How to make a DIY birdhouse from a log

Making birdhouses

Are you wondering how to make a BIY birdhouse from a log? Early spring is the best time to make birdhouses, and this time we made a DIY birdhouse from a log. We have many birdhouses in our yard and at the cottage already, but there is always space for more. Making birdhouses is fun and rewarding, and birdhouses make observing the birds easier. Birds have shortage of nests, so by making birdhouses you can make a big difference.

The most common birds that need birdhouses in Finland are great tit, blue tit, coal tit, pied flycatcher, spotted flycatcher, common starling, true sparrow, tree sparrow, common redstart, common swift, northern wryneck, western jackdaw, common goldeneye, and common kestrel. Birdhouses have different hole sizes and designs based on the species they are meant for. For example, Eurasian treecreeper has a very specific style house where the hole is next to the tree. The size of the treecreeper’s house is about 12×35 cm and the hole is about 4 cm in diameter.

Treecreeper house

The easiest way how to make a DIY birdhouse from a log

Usually you would make a birdhouse from planks, but this time we happened to have logs as materials. My dad’s brilliant design consisted of two parts joint together by Z-joint. So one part had roof and back of the house, and the other part had bottom and front of the house. This way carving the log didn’t take a long time, like it would if you made the house from a whole log and carved it from one end. This birdhouse didn’t even have a hole at the top, but we added a sheet metal roof anyway, so that the birdhouse would be protected from elements and last longer. Peeling the logs could make them even more durable. The hole was also protected with sheet metal plate, so nobody can carve the hole bigger. These are meant for species like great tit and pied flycatcher, so the houses don’t have any sawdust inside.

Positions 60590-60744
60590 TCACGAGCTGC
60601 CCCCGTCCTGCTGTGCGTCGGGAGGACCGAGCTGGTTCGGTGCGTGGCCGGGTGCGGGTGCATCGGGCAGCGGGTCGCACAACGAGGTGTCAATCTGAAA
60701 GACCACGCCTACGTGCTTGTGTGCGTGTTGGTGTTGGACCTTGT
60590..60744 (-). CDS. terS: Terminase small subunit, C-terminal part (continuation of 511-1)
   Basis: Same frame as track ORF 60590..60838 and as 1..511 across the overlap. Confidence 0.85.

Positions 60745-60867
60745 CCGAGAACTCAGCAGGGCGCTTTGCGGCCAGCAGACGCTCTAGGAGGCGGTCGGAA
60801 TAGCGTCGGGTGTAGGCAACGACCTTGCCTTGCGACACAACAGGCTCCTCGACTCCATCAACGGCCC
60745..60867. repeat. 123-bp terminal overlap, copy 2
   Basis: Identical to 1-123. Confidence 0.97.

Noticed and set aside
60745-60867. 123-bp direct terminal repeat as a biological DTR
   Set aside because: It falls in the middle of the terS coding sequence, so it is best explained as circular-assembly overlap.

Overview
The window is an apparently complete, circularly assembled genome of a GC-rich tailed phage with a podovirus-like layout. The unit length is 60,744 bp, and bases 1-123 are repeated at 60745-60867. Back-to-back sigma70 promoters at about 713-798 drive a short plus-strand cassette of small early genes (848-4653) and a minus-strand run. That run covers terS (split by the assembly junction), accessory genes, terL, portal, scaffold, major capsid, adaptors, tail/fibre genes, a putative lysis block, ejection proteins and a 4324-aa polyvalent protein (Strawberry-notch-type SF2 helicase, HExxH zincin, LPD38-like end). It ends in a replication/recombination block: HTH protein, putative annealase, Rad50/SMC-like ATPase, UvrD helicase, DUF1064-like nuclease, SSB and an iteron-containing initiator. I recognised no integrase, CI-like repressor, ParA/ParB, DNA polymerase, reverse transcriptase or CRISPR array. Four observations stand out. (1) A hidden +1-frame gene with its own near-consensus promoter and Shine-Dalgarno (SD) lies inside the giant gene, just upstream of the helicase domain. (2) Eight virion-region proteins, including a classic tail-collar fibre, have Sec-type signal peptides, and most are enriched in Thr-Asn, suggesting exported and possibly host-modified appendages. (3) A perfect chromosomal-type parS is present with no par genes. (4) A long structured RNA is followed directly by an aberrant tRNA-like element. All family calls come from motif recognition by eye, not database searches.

A DIY birdhouse from a log

We used a steel wire to attach our DIY birdhouses to the trees, and at the moment they are a bit loose, so that the trees have room to grow. The wires also have enough length to adjust them later when the trees grow even bigger. These two new birdhouses from a spruce log are now looking for new tenants.

Birdhouse by a river

You shouldn’t forget the maintenance of the birdhouses, and making sure that they don’t harm the trees in years to come. But remember carry out the maintenance only when the houses are not occupied. We noticed our old goldeneye house was in poor condition, so we made a new one. It was a bit bigger project than I thought as the planks weren’t wide enough and we had to make walls. This birdhouse is about 25x25x55, with a hole that is 11,5 cm in diameter. There is some assistance for the youngsters to climb out of the hole when they are ready to head to the river. Goldeneye also likes a good layer of sawdust on the floor, so this unit is already fully furnished.

For more specific instructions on birdhouses, please see BirdLife Suomi. Few years ago there was a successful campaign in Finland for making one million birdhouses in one year. Let’s not stop there!

If you are interested in our earlier DIY projects, read about building an insect hotel for the garden or how to build a Finnish lean-to shelter.

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